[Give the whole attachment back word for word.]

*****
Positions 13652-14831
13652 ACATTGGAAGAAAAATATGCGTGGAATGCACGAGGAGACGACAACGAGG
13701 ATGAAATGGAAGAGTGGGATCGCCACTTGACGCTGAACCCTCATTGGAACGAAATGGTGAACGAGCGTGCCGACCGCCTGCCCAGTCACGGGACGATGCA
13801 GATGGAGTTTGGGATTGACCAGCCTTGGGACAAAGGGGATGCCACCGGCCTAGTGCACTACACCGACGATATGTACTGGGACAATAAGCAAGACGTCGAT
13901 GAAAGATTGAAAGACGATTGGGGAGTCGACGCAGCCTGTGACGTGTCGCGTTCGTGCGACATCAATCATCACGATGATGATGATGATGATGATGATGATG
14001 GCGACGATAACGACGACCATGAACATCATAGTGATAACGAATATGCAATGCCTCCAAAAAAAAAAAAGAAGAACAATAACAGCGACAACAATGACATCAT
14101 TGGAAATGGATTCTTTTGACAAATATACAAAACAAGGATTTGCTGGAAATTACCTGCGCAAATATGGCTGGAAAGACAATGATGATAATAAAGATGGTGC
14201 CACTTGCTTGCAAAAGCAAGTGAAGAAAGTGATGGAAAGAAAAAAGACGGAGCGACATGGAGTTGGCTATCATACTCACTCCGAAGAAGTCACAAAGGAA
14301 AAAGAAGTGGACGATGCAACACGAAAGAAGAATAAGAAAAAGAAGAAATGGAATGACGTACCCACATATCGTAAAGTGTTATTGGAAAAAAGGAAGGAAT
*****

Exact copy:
Positions 13652-14831
13652 ACATTGGAAGAAAAATATGCGTGGAATGCACGAGGAGACGACAACGAGG
13701 ATGAAATGGAAGAGTGGGATCGCCACTTGACGCTGAACCCTCATTGGAACGAAATGGTGAACGAGCGTGCCGACCGCCTGCCCAGTCACGGGACGATGCA
13801 GATGGAGTTTGGGATTGACCAGCCTTGGGACAAAGGGGATGCCACCGGCCTAGTGCACTACACCGACGATATGTACTGGGACAATAAGCAAGACGTCGAT
13901 GAAAGATTGAAAGACGATTGGGGAGTCGACGCAGCCTGTGACGTGTCGCGTTCGTGCGACATCAATCATCACGATGATGATGATGATGATGATGATGATG
14001 GCGACGATAACGACGACCATGAACATCATAGTGATAACGAATATGCAATGCCTCCAAAAAAAAAAAAGAAGAACAATAACAGCGACAACAATGACATCAT
14101 TGGAAATGGATTCTTTTGACAAATATACAAAACAAGGATTTGCTGGAAATTACCTGCGCAAATATGGCTGGAAAGACAATGATGATAATAAAGATGGTGC
14201 CACTTGCTTGCAAAAGCAAGTGAAGAAAGTGATGGAAAGAAAAAAGACGGAGCGACATGGAGTTGGCTATCATACTCACTCCGAAGAAGTCACAAAGGAA
14301 AAAGAAGTGGACGATGCAACACGAAAGAAGAATAAGAAAAAGAAGAAATGGAATGACGTACCCACATATCGTAAAGTGTTATTGGAAAAAAGGAAGGAAT